Ethiopia kicks out 7 UN officials amid pressure on blockade

The expulsions are the most dramatic move yet by Ethiopia’s government to restrict humanitarian access to the region of 6 million people after nearly a year of war.

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In this Saturday, Sept. 25, 2021 file photo, Ethiopia’s Deputy Prime Minister and Minister of Foreign Affairs Demeke Mekonnen Hassen addresses the 76th session of the United Nations General Assembly at U.N. headquarters.

In this Saturday, Sept. 25, 2021 file photo, Ethiopia’s Deputy Prime Minister and Minister of Foreign Affairs Demeke Mekonnen Hassen addresses the 76th session of the United Nations General Assembly at U.N. headquarters. Ethiopia’s foreign ministry said in a statement Thursday, Sept. 30, 2021 that it is kicking out seven United Nations officials and accuses them of “meddling in the internal affairs of the country,” as pressure grows on the government over its deadly blockade of its Tigray region.

AP

NAIROBI, Kenya — Ethiopia said Thursday it is kicking out seven United Nations officials whom it accused of “meddling” in the country’s internal affairs, as pressure grows on the government over its deadly blockade of its Tigray region.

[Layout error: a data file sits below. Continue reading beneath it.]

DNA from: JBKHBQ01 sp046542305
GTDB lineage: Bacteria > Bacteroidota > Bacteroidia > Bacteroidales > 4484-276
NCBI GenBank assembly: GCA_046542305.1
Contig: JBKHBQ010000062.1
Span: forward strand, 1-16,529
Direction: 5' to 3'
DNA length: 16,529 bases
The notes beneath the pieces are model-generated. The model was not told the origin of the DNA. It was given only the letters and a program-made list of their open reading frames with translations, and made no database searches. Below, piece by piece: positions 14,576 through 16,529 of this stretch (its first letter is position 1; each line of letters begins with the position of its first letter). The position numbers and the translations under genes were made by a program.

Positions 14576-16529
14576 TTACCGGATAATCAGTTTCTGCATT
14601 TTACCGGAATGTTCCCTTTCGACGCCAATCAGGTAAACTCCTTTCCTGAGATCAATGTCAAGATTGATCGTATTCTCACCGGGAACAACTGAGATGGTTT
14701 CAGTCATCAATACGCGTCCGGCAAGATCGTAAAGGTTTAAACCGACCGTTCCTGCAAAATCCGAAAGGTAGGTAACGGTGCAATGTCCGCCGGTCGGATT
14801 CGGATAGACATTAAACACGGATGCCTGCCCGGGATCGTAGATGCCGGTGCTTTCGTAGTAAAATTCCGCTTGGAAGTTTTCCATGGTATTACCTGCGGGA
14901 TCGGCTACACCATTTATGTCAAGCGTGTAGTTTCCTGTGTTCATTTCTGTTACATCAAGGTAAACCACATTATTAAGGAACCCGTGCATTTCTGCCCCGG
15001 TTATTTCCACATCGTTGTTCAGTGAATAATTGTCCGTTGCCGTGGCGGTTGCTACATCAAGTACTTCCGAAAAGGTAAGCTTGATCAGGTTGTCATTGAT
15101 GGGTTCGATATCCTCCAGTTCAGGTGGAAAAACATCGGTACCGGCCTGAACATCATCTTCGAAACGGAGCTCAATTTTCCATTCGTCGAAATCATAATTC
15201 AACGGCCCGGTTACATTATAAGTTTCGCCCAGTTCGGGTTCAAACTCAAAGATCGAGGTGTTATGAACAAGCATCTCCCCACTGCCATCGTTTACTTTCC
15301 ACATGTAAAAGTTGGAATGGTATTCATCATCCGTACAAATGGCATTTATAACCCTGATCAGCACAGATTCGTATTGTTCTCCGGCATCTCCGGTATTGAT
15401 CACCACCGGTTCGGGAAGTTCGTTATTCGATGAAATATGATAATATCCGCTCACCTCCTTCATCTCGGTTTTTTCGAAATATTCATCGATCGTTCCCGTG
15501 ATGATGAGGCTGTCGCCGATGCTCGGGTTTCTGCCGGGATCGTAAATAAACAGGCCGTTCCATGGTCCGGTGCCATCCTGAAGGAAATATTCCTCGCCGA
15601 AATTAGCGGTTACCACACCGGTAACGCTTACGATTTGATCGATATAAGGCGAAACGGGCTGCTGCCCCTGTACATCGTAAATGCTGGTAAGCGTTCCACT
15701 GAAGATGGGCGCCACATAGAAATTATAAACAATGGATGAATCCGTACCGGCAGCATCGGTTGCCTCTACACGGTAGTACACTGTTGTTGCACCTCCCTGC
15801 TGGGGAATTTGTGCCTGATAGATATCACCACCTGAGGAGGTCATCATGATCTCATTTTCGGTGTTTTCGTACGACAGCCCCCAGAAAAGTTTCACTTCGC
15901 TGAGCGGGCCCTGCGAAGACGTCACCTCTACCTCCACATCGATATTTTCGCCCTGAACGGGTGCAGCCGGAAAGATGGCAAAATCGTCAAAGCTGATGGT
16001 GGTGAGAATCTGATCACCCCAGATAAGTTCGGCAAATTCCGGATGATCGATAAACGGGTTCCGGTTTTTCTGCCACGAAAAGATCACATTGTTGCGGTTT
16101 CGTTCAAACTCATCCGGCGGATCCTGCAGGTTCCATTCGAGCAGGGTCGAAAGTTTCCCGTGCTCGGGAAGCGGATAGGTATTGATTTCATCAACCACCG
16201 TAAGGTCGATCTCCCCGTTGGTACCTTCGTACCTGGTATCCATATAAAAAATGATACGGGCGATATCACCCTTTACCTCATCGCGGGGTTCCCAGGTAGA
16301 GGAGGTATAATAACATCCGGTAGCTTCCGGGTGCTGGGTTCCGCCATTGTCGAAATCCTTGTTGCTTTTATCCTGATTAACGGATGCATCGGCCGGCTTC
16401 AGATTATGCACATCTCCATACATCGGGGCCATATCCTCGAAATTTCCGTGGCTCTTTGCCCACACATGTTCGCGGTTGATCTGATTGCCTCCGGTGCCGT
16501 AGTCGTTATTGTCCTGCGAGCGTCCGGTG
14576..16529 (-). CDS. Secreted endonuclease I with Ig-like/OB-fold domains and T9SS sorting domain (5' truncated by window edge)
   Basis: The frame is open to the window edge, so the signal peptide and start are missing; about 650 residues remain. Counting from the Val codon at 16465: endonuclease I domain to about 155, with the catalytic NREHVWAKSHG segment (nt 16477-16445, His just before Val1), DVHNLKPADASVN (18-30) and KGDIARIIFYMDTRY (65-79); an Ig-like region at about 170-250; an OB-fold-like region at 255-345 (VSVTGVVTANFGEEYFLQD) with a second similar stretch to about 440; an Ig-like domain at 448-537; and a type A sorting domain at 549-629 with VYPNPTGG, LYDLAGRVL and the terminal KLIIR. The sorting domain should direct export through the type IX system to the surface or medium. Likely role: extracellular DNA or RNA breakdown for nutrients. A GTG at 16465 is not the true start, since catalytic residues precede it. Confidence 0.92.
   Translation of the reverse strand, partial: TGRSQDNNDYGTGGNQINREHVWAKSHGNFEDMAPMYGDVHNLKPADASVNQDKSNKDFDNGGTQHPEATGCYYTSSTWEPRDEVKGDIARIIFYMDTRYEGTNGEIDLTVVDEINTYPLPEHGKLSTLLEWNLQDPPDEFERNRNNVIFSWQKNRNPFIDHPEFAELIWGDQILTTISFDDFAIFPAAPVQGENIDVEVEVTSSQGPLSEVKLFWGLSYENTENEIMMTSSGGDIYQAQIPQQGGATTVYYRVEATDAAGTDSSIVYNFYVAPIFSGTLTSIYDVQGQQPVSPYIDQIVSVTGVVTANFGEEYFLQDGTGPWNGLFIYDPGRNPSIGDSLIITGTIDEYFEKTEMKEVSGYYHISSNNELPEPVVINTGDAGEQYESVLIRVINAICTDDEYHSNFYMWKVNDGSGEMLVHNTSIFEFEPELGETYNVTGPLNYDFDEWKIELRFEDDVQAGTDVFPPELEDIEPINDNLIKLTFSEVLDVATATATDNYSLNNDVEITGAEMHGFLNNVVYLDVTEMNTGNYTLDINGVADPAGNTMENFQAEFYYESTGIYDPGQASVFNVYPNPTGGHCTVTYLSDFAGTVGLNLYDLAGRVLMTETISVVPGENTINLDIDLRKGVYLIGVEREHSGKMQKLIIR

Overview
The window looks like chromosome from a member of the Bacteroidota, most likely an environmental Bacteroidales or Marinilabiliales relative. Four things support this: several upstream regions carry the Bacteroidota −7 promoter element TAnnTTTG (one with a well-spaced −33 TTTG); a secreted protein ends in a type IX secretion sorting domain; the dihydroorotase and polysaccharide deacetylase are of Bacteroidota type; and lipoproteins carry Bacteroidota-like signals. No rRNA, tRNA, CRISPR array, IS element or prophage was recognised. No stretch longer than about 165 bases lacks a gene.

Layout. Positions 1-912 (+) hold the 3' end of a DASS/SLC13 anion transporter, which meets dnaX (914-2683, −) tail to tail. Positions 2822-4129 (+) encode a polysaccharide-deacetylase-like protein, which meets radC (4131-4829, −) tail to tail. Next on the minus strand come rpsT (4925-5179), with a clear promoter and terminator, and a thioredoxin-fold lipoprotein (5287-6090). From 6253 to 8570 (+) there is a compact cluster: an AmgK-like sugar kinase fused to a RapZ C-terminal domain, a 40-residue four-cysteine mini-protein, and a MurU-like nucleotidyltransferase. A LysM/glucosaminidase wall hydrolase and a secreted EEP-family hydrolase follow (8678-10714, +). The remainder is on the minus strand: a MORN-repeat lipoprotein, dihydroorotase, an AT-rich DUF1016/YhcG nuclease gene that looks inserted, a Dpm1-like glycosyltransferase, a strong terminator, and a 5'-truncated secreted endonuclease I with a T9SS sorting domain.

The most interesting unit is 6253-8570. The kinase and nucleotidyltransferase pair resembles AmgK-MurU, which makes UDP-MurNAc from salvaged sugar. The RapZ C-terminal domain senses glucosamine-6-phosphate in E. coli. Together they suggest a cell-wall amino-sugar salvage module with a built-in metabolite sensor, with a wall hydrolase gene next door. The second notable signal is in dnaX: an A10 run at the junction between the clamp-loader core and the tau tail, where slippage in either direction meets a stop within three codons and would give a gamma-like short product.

The expulsions are the most dramatic move yet by Ethiopia’s government to restrict humanitarian access to the region of 6 million people after nearly a year of war. The U.N. has been increasingly outspoken as the flow of medical supplies, food and fuel has been brought to a near-halt for weeks.

A foreign ministry statement said the officials must leave Ethiopia within 72 hours. They include five people with the U.N. humanitarian agency, one with the U.N. human rights office and the UNICEF representative in the country. The statement did not give details of their alleged interference.

A spokesman for the U.N. humanitarian agency did not immediately comment. Foreign ministry spokesman Dina Mufti did not immediately respond to a request for details.

The U.N. humanitarian chief, Martin Griffiths, this week told The Associated Press that the crisis in Ethiopia is a “stain on our conscience” as children and others starve to death in the Tigray region under what the U.N. has called a de facto government blockade.

It was one of the most sharply worded criticisms yet of the world’s worst hunger crisis in a decade after nearly a year of war in the country. Memories of the 1980s famine in Ethiopia, which killed some 1 million people and whose images shocked the world, are vivid in his mind, “and we fervently hope is not happening at present,” Griffiths said.

The AP last week, citing witness accounts and internal documents, reported the first starvation deaths since Ethiopia’s government imposed the blockade in June in an attempt to keep support from reaching Tigray forces, who have been fighting its soldiers and allied forces since November. Thousands of people have died in the conflict.

Ethiopia’s government has accused humanitarian workers of supporting the Tigray forces, which aid workers have denied. Earlier, it suspended the operations of two major international aid groups — Doctors Without Borders and the Norwegian Refugee Committee — accusing them of spreading “misinformation” about the war.

The U.N. officials declared persona non grata by Ethiopia’s government include U.N. deputy humanitarian coordinator in the country Grant Leaity and UNICEF representative Adele Khodr.

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